5 Revelations from Mike Nichols VF Tribute: Candice Bergen Says NYT’s Ben Brantley ‘Took Months’ Off Director’s Life

Julia Roberts, Tom Hanks, Warren Beatty, Anjelica Huston and more remember the filmmaker in Vanity Fair

hollywood remembers director dead at 83
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Almost a year after his November 2014 passing, Mike Nichols‘ famous friends and collaborators are remembering the filmmaker and theater director in the pages of Vanity Fair.

A comprehensive oral history populated by Anjelica Huston, Julia Roberts, Tom Hanks, Natalie PortmanCandice BergenWarren Beatty and more published this week, and with it some details about Nichols’ life and career.

From passing on a iconic horror film to his high-brow food obsession, his devotion to actors and life with wife and news anchor Diane Sawyer, here are five revelations from the piece

1. New York Times Theater Critic Ben Brantley’s Ultimate “Betrayal” 

Nichols’ final project, a 2013 Broadway revival of the Harold Pinter play “Betrayal,” was called “crude and clunky” by NYT critic Brantley. Hindsight tells us Nichols would only live for a year after the production went up, and some of the director’s friends said the bad review sent him over the edge.

“We saw him diminish physically. I mean, as brilliant as he was, he was not going to think his way out of it. And he was not helped by Ben Brantley either, let me just add,” said Bergen, star of the 1971 Nichols drama “Carnal Knowledge.”

“I’ll never forgive him for that. It took away months — you just saw [Mike] go inert. He was like, ‘What more can I do?’” she added.

Rafe Spall, who starred opposite Daniel Craig and Rachel Weisz in the play, said, “He really, really wanted… ‘Betrayal’ to be a success. It was very important to him.”

“There’s not one guy with a monopoly on whether something’s good or not. It became — though it’s been beaten out since — the highest-grossing Broadway straight play [for a single week] in history. But everyone was really upset by the Times review.”

2. Nichols Passed on “The Exorcist” — to Horrifying Results 

Producer David Geffen shared an anecdote that John Calley, then head of production at Warner Bros., offered Nichols the gig to direct 1973’s “The Exorcist,” a job that eventually went to William Friedkin.

“Mike read it and decided it wasn’t for him,” Geffen recalled. “John said, ‘You really should do this, Mike, because it’s going to be a giant, giant hit.’”

Calley was right. On the film’s opening weekend, Geffen said Nichols was driving through Westwood and witnessed the longest line he’d ever seen outside a movie theater, queuing for “The Exorcist.”  A distraught Nichols called his frequent comedy collaborator Elaine May.

“‘Elaine, I am such a schmuck. I just passed the longest line I’ve ever seen for ‘The Exorcist,’ and you know I was offered it and turned it down.’ And she said, ‘Don’t worry, Mike, if you had made it, it wouldn’t have been a hit,’” Geffen said.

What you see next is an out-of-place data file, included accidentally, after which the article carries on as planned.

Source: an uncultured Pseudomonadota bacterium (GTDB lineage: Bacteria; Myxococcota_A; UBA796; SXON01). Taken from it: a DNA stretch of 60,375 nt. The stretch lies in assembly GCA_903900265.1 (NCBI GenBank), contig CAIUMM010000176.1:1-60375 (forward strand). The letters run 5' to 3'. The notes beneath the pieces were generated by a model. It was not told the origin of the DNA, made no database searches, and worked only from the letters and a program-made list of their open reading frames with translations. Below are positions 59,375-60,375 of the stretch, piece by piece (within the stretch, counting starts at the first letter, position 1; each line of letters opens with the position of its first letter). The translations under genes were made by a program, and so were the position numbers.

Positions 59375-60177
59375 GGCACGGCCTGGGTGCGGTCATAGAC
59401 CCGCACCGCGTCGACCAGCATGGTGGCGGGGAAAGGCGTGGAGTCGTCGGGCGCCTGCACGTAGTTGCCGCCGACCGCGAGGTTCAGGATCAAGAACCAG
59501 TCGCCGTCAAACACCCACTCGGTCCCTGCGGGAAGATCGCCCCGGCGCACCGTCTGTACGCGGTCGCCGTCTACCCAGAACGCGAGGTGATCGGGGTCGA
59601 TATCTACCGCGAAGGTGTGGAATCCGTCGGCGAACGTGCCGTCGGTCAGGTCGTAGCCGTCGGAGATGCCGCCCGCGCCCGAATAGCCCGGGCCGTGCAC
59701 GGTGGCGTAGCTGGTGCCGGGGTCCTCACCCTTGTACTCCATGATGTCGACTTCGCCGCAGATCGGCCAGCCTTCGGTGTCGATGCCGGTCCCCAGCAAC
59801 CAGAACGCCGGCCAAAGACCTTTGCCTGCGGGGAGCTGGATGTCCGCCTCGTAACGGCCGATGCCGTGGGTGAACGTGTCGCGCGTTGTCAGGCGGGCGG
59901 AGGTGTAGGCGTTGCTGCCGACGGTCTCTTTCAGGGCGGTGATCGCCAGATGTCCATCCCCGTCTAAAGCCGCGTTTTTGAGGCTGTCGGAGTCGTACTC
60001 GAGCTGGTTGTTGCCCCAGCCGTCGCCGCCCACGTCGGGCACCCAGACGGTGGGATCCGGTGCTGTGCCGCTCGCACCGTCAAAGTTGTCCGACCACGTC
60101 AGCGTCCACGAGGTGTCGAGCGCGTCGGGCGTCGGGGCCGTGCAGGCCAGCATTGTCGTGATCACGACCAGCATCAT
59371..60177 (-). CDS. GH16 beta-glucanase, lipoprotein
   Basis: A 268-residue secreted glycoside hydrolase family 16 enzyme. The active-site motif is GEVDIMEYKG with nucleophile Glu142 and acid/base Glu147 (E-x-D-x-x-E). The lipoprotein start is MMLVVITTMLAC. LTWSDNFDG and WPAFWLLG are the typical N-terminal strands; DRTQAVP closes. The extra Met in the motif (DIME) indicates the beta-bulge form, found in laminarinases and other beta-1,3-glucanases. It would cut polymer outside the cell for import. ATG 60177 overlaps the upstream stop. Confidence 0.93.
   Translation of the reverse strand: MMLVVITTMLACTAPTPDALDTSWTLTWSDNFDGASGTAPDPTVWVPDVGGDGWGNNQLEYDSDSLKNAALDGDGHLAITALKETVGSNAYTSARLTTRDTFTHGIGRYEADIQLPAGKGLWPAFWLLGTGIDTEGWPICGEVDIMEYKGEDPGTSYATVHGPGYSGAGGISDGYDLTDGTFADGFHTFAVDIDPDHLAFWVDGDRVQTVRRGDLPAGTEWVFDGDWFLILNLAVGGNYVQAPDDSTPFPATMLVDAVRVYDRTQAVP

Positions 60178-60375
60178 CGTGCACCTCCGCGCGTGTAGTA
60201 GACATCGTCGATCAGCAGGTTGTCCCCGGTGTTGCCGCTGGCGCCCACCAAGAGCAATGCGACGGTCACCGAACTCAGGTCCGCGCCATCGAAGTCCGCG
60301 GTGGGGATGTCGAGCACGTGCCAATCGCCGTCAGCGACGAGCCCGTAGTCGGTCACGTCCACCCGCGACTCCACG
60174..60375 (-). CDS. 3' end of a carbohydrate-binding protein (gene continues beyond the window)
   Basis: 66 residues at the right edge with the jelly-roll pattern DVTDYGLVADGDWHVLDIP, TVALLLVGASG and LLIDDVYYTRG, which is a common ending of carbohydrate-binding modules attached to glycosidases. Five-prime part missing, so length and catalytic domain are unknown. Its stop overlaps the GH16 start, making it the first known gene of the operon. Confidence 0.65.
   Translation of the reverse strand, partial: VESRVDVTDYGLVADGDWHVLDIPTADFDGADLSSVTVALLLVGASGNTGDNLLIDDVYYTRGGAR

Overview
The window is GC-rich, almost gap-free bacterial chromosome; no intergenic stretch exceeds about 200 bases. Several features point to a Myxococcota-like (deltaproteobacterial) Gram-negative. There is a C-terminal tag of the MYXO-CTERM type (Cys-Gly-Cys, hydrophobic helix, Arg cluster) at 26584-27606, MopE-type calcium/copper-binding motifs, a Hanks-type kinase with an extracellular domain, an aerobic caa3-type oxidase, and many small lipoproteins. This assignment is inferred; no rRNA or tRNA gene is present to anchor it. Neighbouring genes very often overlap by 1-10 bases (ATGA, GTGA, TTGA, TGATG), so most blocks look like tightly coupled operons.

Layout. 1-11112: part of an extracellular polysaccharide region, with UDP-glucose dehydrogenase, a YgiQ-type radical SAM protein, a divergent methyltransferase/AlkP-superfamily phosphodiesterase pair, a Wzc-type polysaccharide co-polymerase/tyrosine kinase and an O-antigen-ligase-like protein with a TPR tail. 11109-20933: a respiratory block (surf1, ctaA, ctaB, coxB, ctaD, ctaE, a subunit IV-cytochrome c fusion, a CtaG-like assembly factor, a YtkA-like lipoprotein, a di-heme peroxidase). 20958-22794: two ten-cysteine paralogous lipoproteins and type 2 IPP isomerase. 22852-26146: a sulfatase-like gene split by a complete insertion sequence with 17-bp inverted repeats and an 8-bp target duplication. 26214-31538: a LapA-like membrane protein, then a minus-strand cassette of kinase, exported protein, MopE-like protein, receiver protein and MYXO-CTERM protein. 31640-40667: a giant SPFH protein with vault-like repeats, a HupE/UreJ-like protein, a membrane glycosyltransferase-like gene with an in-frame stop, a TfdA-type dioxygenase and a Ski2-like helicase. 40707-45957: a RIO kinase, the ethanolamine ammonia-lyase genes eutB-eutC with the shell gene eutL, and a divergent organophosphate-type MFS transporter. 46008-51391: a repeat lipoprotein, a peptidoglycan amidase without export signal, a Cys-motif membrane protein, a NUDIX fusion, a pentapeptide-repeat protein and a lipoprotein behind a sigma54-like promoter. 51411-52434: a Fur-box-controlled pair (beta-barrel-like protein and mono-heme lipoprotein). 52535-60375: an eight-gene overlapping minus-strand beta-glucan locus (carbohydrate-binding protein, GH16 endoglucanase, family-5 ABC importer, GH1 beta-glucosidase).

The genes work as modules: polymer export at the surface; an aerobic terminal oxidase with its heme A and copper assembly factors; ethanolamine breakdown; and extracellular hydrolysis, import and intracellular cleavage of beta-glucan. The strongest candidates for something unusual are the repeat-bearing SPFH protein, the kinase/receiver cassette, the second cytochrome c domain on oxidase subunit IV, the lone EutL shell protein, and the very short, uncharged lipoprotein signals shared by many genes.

3. Nichols Was a Next-Level Foodie

While celebrated for his urbane wit, Nichols was also no stranger to a high-brow metropolitan lifestyle. This often manifested itself in his work and professional relationships.

Actress Susan Forristal recalled shooting a party scene on 1991’s Harrison Ford-starring “Regarding Henry.” The scene called for caviar, and Nichols wasn’t satisfied.

“‘This isn’t good enough. I want big, bubbled beluga caviar.’ So they send this kid out to get caviar. It took an hour and a half… The kid comes back: wrong caviar. ‘That’s not what I want! Someone go with him!’ Scott Rudin as the producer is not only paying for all this caviar, three different kinds, but the clock is ticking. But he never said a word because it was Mike,” Forristal recalled.

“Until he had his heart surgery and it changed his appetite, he was such a gourmet and gourmand. He just loved food and would drive miles and miles for obscure fried-oyster places on [Martha’s] Vineyard, and then would drive from there to the best pizza place, and then would go home for lunch,” Bergen said.

“Diane would just be sitting in the front seat with her head in her hands. She finally just said, ‘O.K., I can’t keep up.’”

4. The Actor’s Director

If Nichols had a brand, it would be built on his ability to inspire performances in his stars. Julia Roberts, who had something of a critical reawakening after Nichols directed her in the 2004 drama “Closer,” said: “Mike and Natalie [Portman] and I all packed up and moved to London and left our lives behind, and Mike, there was a sense of responsibility he took for displacing us. We’d all go out to dinner or he would screen movies for us on a weekend night that nobody had anything to do. It was so special, like he just was always taking care of us.”

Emma Thompson, who worked with Nichols on HBO’s “Angels in America,” said,  “One of the most vital things he ever asked of all of us is: What’s the event? What’s actually happening here? And are you doing too much, something that’s completely unnecessary? ‘That’s a hat on a hat,’ he’d say.”

5. Mike and Diane 

Long a New York power couple, Nichols and Sawyer were more than window dressing, according to the piece.

“Look at Diane. Look at how long they were together and he was still smitten. She would just take his breath away — it was this mutual, active love affair,” Roberts said.

“After he married Diane, he was the happiest that he’d ever been. He always said that and meant it. He said, ‘I finally got it right,’” Geffen said.

“I can only imagine the conversations those two had over coffee and pancakes in the morning,” added Tom Hanks.

Read the full Vanity Fair piece here.